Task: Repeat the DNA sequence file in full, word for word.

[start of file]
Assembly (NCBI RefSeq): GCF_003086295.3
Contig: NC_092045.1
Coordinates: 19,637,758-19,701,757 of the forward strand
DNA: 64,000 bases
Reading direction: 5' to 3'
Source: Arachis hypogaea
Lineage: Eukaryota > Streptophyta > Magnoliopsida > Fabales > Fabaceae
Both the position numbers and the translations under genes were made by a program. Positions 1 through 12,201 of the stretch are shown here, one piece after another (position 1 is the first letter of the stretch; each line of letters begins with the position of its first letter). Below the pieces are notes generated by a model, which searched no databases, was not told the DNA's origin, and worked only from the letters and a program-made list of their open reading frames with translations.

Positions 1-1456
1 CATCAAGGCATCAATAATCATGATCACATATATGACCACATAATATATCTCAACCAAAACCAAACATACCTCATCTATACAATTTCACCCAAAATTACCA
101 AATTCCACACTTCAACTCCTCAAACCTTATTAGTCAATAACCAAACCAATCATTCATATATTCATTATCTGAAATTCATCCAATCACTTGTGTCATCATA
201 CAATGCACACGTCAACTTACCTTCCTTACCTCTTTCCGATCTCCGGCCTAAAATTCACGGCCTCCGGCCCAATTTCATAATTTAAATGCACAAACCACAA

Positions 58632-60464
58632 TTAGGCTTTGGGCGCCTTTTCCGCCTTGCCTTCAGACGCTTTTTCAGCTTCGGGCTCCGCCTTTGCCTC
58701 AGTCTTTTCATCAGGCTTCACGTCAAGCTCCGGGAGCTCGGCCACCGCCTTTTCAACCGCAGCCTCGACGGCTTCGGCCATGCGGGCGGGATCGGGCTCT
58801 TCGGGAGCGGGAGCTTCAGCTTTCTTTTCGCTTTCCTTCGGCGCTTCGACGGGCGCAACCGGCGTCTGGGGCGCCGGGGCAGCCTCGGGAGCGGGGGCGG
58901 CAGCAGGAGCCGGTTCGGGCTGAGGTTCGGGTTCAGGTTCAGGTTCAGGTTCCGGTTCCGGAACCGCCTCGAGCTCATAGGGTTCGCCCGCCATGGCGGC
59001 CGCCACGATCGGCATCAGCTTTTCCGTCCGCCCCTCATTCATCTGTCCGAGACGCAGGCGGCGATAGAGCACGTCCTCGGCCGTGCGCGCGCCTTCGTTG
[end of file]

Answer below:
Assembly (NCBI RefSeq): GCF_003086295.3
Contig: NC_092045.1
Coordinates: 19,637,758-19,701,757 of the forward strand
DNA: 64,000 bases
Reading direction: 5' to 3'
Source: Arachis hypogaea
Lineage: Eukaryota > Streptophyta > Magnoliopsida > Fabales > Fabaceae
Both the position numbers and the translations under genes were made by a program. Positions 1 through 12,201 of the stretch are shown here, one piece after another (position 1 is the first letter of the stretch; each line of letters begins with the position of its first letter). Below the pieces are notes generated by a model, which searched no databases, was not told the DNA's origin, and worked only from the letters and a program-made list of their open reading frames with translations.

Positions 1-1456
1 CATCAAGGCATCAATAATCATGATCACATATATGACCACATAATATATCTCAACCAAAACCAAACATACCTCATCTATACAATTTCACCCAAAATTACCA
101 AATTCCACACTTCAACTCCTCAAACCTTATTAGTCAATAACCAAACCAATCATTCATATATTCATTATCTGAAATTCATCCAATCACTTGTGTCATCATA
201 CAATGCACACGTCAACTTACCTTCCTTACCTCTTTCCGATCTCCGGCCTAAAATTCACGGCCTCCGGCCCAATTTCATAATTTAAATGCACAAACCACAA

Positions 58632-60464
58632 TTAGGCTTTGGGCGCCTTTTCCGCCTTGCCTTCAGACGCTTTTTCAGCTTCGGGCTCCGCCTTTGCCTC
58701 AGTCTTTTCATCAGGCTTCACGTCAAGCTCCGGGAGCTCGGCCACCGCCTTTTCAACCGCAGCCTCGACGGCTTCGGCCATGCGGGCGGGATCGGGCTCT
58801 TCGGGAGCGGGAGCTTCAGCTTTCTTTTCGCTTTCCTTCGGCGCTTCGACGGGCGCAACCGGCGTCTGGGGCGCCGGGGCAGCCTCGGGAGCGGGGGCGG
58901 CAGCAGGAGCCGGTTCGGGCTGAGGTTCGGGTTCAGGTTCAGGTTCAGGTTCCGGTTCCGGAACCGCCTCGAGCTCATAGGGTTCGCCCGCCATGGCGGC
59001 CGCCACGATCGGCATCAGCTTTTCCGTCCGCCCCTCATTCATCTGTCCGAGACGCAGGCGGCGATAGAGCACGTCCTCGGCCGTGCGCGCGCCTTCGTTG